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As the horses come thundering around the bend to end the third quarter, the entire consumer magazine industry appears headed to break 1994's record of 180,588.6 ad pages.

For the first nine months, consumer ad pages tracked by Publishers Information Bureau totaled 147,521.05, up 6.5% from a year earlier.

The growth in the top 10 categories is spurred by No. 6 food-up a sizzling 27.1% to 5,739.6 for the first three quarters. At No. 5 is computer advertising, jumping 50% in pages in September and up 24.4% to 12,007.24 year to date.

Top ad category automotive is now up 9.8% for the year, to 16,281.51 and that's before the Ford Taurus campaign began running in October. The three surging categories more than offset disappointments, such as No. 8 drugs and remedies, off 7.8% with 5,629.83 pages and No. 3 toiletries and cosmetics, off 5.2% with 10,218.98.

The single biggest event so far has been the introduction of Windows '95 by Microsoft Corp. The millions that Microsoft pumped into print was supported by a host of other high tech vendors.

"The whole market was waiting for Microsoft to announce Windows '95," said Greg Jarboe, director of public relations for Ziff-Davis Publishing Co., who said that will make for a "Jekyll and Hyde year" for most tech advertising.

Though it's down 3.6% with 4,574.8 ad pages, Ziff-Davis' is still way ahead as the expected winner of the overall ad page crown, a prize it was almost certain to win once it began being tracked by PIB this year. So far PC Magazine has a whopping 57.6% more pages than its closest rival, Forbes, even though PC Magazine failed in its bid to land auto ads.

Other computer titles with a more consumer-oriented bent-such as Computer Life and Family PC-are enjoying strong years as they complete their first full year of publishing.

Elsewhere, jockeying for position is intense in some of the hard fought subcategories.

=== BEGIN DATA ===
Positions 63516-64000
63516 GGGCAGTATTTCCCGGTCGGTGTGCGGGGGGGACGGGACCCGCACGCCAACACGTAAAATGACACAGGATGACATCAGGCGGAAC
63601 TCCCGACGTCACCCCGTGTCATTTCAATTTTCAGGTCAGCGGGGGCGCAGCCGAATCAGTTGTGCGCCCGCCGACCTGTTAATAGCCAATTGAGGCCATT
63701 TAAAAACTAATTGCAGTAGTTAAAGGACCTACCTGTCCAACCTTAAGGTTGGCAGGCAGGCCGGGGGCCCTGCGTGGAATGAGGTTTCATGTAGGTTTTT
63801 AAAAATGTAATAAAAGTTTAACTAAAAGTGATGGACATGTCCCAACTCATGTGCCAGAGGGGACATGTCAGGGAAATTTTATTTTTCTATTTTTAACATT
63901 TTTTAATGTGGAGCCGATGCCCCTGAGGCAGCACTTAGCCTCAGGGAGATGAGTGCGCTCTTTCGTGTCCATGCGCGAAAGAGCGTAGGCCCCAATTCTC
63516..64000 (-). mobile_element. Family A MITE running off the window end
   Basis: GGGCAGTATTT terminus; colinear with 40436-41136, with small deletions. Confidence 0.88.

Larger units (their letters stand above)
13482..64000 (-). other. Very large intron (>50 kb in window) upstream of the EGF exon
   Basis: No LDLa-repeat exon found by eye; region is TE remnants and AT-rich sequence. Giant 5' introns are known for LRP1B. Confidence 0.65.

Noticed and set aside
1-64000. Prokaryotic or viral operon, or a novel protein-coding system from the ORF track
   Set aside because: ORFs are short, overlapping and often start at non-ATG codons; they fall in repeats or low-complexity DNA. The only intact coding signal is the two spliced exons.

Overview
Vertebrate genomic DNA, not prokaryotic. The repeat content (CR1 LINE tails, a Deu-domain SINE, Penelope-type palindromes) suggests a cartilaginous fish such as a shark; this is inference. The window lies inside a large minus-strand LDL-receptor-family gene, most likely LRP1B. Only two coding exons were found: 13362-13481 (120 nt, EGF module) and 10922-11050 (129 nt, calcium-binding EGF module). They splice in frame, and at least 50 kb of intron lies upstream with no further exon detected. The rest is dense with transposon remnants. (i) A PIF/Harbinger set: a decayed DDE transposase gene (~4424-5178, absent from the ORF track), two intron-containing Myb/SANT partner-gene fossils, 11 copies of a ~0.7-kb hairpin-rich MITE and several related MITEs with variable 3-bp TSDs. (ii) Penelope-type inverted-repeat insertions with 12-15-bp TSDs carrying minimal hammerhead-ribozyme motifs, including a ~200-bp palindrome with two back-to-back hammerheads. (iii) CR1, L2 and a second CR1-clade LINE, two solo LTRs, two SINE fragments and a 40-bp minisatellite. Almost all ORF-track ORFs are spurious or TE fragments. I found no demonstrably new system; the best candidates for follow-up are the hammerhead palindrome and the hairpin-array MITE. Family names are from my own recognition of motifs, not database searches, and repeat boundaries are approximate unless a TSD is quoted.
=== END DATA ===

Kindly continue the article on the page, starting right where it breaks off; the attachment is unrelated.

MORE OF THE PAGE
Among newsweeklies, Time continues to insist that the most important factor is real revenue per page rather than total pages. This time the argument carries more weight since the 1,524.5 ad tally (up 6.5%) places it ahead of Newsweek (up 13.5%) and U.S. News & World Report (down 4%).

Forbes, the ad page leader for the past three years, is still hot (up 11.4%), though a distant second.

And in a what has to now be considered a genuine return to the hot magazine elites, Vanity Fair is up 29.8%. On the flip side, personal finance magazines are cooling off. For example, Money, is up just 1.6%, with 874.2 pages, while Worth is up 4.9%, at 465.3 pages, and Individual Investor is down 6.5%., with 508.4.

Among the Seven Sisters, Better Homes & Gardens, the largest circulation title in the bunch, is also enjoying the strongest surge-up 13.5% through September.

"It was across the boards: food, automotive, health and beauty aids," said Group Publisher Jerry Kaplan.

Woman's Day still clings to first in the category with a 2.2% gain.

"We'll win the ad page [category] crown again for the year," predicted John Fennell, VP-publisher. The two Gruner & Jahr USA Publishing sisters, McCall's and Family Circle, continue to take a pasting in the marketplace, dropping 16.3% and 16.2%.

In the red hot epicurean category, Cooking Light rose 33.8% to 529.9 ad pages-marking the group's biggest percentage gain while top ad producer Gourmet has cooked up a 3.8% ad page gain to 761.1.

Among the Sunday magazines, Parade remains far and away the revenue leader at $337.7 million in ad revenues and is up 2.2% year to date in ad 517.2 pages is down 4%, with revenues up 7.4% to $170.7 million.

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